Rene Auberjonois, 1940-2019

Shimerman Auberjonois!

Us with the late actor, plus his dear friend and fellow Star Trek vet Armin Shimerman.

Sunday was not a kind day for our favorites in the entertainment world. Mere hours after the passing of Caroll Spinney, the kind soul behind Big Bird and Oscar the Grouch, we were further saddened to hear about the passing of actor Rene Auberjonois from lung cancer at age 79. Many a youth cackled at his small but lively role in Disney’s The Little Mermaid as the French chef who tries to turn Sebastian the crab into an appetizer, but he’s been around since I was a kid. His repartee with Robert Guillaume on ye olde sitcom Benson (among other fine costars including Star Trek: Voyager‘s Ethan Phillips) taught me the comedy value in sparring opposites and well-timed barbs. It probably also taught me that haughty, no-nonsense stuffed shirts had much to learn about being kinder to coworkers, so there’s that value.

Most fans like me recall him fondly from Star Trek: Deep Space Nine, in which his metamorphic Constable Odo was the awkwardly shaped face of law and order on a space station where folks came in all shapes, sizes, textures, temperaments, and alignments. Over the course of seven seasons we watched Odo loosen up, find love, catch evildoers, sleep in a bucket, and learn horrifying truths about his origins that ultimately convinced him to renounce his evil heritage and embrace his “found family” of coworkers and local irritants. We took a while to warm up to his grumpiness, but in his defense that first season was front-loaded with grumpiness all around until the show founds its bearings and its players truly came alive.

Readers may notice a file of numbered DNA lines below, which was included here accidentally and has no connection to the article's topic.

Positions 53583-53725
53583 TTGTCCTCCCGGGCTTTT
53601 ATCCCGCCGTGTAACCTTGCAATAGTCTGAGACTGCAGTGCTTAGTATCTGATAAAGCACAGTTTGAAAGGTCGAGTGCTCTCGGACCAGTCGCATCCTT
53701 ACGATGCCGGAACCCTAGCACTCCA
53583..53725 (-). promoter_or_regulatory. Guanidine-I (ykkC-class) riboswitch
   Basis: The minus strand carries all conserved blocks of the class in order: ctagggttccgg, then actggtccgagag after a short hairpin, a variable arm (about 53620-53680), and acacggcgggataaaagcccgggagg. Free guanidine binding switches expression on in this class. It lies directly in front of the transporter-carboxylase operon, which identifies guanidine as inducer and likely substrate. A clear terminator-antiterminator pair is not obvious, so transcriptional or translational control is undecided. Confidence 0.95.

Rene Auberjonois!

On stage here in Indy, patiently tolerating questions.

Anne and I had the pleasure of meeting him at Starbase Indy 2013 alongside DS9 costar Armin Shimerman, whose alien bartender Quark vexed Odo to no end and provided endless episodes’ worth of verbal dueling. I wrote of the experience:

Like Shimerman, Auberjonois acknowledges his “character actor” status, but likewise enjoys a healthy career in voice-acting, where looks don’t matter but talent still does. His decision-making process for accepting roles boils down to whether or not it fulfills two out of three requirements: challenging, fun, and/or paying. He concluded his Q&A by singing “Les Poissons”, his big musical number as the French chef from The Little Mermaid, and effectively won the convention.

..and thus we learned from that day, as well as from his most memorable roles, that life is better spent with friends who’ll keep you in check, deflate you when you get too pompous, and ultimately figure you out and get under your skin in a good way. Well, sometimes, anyway.

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